(Hallie Miller/Baltimore Sun)

Craig Willig has been a baseball fan since he was a boy. “I wouldn’t miss this,” the Fallston man said. “It’s like a holiday for me.” Willig asked his boss months ago if he could take the day off. His wife Donna isn’t as enthusiastic to be there but enjoys the atmosphere of opening day nonetheless. “It’s a beautiful ballpark,” she said.

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Opening Day always brings back memories of 1992 and the O's very first game in the new ballpark. My father and I won tickets to the sold out game thru a radio call in contest. I was working downtown at the time and walked to the stadium where I met my dad. He parked at the Light Rail and spend the next 2 years fighting a parking ticket. It was a beautiful spring day and 27 years later the ballpark still stands the test of time. My parents are no longer with me but I know they are cheering on the O's in spirit. Go O's. Go Oriole Park at Camden Yards and Mom and Dad! — Larry Hankin, via Facebook

(Hallie Miller/Baltimore Sun)

Opening Day is nothing new for Mark and Becky Herndon of Manchester, Md. The season ticket holders even went down to spring training this year to check out the new team. No favorite players yet, but “Mancini is lookin’ like a beast,” Mark said. “It’s a whole new fresh start,” Becky added.

(Hallie Miller/Baltimore Sun)

Manny Smith, 4, is happy to be here today with his parents Kristy and Kendrick. The threesome from Hanover, Md. hasn’t been to an opening day before, but have always talked about it. “This year, we made it happen,” Kristy said. Manny loves baseball and talks about it all the time. Today is for him.

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(Hallie Miller/Baltimore Sun)

Chloe Vice took half the day off from school to be here with her mom Danielle. The Bel Air residents are excited to see the new team, and for some funnel cake. “It’s my all-time favorite food,” Chloe said.

(Hallie Miller/Baltimore Sun)

Beer and butts certainly have a lot to do with why Maddie Piper, left, Brooke Baughman, center, and Keely Weimer, right, decided to come out to opening day from Pennsylvania. But they’re also here for the game. “I’m a big O’s fan,” Maddie said. She took off work to be here with her friends.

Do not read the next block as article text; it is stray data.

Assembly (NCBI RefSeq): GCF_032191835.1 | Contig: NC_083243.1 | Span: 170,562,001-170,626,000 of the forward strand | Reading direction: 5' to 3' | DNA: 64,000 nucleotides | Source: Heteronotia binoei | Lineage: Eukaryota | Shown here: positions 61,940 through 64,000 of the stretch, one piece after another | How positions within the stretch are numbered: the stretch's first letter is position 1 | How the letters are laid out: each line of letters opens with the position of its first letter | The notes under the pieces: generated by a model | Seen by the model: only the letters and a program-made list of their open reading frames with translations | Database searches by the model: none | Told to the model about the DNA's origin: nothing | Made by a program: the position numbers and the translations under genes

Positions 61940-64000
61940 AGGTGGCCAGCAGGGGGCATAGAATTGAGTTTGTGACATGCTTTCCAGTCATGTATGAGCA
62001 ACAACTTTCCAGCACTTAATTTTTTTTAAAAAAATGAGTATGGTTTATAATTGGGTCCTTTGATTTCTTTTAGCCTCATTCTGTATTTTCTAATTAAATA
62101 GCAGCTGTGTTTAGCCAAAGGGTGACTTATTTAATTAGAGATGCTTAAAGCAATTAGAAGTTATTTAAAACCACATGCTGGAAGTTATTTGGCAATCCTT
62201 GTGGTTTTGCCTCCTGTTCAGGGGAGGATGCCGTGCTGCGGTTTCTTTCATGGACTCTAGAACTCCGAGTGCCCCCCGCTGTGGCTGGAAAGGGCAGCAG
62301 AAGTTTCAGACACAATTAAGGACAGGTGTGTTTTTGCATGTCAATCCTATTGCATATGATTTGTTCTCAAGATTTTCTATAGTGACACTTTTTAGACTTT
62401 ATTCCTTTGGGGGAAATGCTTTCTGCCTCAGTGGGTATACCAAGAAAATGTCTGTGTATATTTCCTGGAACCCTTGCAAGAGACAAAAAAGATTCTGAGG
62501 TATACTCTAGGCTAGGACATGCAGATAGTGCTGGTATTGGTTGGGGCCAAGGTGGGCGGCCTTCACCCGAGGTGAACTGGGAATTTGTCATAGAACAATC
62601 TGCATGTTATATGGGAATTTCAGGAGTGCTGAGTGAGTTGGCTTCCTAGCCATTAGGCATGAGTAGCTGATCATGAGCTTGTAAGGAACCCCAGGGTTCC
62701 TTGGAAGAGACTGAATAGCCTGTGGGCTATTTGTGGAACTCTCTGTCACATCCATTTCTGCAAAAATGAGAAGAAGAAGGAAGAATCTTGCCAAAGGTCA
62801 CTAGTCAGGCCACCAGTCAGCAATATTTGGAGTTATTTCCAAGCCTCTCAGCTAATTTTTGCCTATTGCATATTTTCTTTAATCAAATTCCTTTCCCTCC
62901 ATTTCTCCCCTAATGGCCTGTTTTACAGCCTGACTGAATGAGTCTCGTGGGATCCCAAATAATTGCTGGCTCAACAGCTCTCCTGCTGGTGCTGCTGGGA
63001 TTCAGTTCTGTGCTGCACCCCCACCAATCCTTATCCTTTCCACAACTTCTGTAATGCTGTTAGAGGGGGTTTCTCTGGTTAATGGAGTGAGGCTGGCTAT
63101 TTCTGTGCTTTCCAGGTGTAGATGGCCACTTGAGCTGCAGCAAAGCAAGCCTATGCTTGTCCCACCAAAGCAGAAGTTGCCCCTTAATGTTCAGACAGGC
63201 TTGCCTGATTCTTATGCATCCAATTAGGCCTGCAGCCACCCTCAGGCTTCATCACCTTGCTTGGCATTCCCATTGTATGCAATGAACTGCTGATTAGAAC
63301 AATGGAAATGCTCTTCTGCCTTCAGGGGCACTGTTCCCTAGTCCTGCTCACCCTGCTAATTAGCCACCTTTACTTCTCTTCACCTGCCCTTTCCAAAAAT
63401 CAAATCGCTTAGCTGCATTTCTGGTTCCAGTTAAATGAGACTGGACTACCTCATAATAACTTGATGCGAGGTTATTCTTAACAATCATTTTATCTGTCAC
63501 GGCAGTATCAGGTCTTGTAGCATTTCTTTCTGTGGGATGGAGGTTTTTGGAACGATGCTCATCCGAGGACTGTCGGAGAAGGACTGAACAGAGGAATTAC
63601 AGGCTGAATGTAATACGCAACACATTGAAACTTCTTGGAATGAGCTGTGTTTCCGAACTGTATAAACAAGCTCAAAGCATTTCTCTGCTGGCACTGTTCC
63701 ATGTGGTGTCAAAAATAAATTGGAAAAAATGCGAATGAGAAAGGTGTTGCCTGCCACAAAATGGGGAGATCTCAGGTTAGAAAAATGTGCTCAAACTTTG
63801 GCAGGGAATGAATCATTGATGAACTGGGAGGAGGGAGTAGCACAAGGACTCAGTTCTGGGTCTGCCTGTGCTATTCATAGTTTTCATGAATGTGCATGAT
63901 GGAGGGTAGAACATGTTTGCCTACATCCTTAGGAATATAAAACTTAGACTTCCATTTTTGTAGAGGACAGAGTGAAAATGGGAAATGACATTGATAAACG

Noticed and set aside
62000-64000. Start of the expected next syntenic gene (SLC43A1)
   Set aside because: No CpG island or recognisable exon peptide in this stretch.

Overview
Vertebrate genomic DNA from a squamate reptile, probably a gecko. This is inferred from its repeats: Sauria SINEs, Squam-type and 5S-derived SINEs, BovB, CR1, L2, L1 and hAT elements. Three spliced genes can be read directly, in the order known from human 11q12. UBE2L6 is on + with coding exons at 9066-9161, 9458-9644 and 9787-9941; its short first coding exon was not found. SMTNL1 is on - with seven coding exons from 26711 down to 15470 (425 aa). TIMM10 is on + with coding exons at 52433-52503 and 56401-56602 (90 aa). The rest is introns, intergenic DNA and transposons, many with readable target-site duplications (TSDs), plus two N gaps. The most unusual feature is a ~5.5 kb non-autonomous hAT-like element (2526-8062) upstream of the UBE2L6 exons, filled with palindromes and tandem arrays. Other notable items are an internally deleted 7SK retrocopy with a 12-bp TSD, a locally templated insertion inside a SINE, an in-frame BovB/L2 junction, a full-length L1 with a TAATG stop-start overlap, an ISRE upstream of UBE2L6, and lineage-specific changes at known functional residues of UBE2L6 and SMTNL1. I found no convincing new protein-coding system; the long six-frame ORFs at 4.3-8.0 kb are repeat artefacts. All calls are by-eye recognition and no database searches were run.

(Hallie Miller/Baltimore Sun)

Geri Elza, left, and Nancy Brown, right, know better than to miss an opening day. “We learned our lesson because of the Colts,” she said. The retired nurses-turned-truck-drivers are here because they love baseball — and all that comes with it. “I’m the other woman in Cal Ripken’s life—he just doesn’t know it yet,” Brown said.

(Hallie Miller/Baltimore Sun)

Michele Patras has been coming to opening day for 30-some years and wouldn’t miss one for the world. She started her day at the Babe Ruth Museum, where she’s a member, and then made her way over here with her grandson, Evan Jarrard (right) and his friends Cole (center) and Brett Zenczykiewicz (left). “They’re hoping to catch a fly ball,” Patras said.

(Hallie Miller/Baltimore Sun)

For Hampden resident Larry Wiczulis (center right), opening day means tradition. He’s been to “pretty much every one.” He comes for the baseball, but stays for “baseball people,” which he says are better than “football people.” He’s pictured with Sharon Moore of Frederick and father-and-son duo Norris and Michael Heilmann of Pigtown. This is the Heilmanns’ third opening day together.

(Hallie Miller/Baltimore Sun)

Ike Son is here with his son Camden, named after ... well, you guessed it. It’s Camden’s first opening day, but he’s cranky and not really feeling it. “It’s going to be a long day,” Ike said. That said, he’s happy to share this moment with his kid.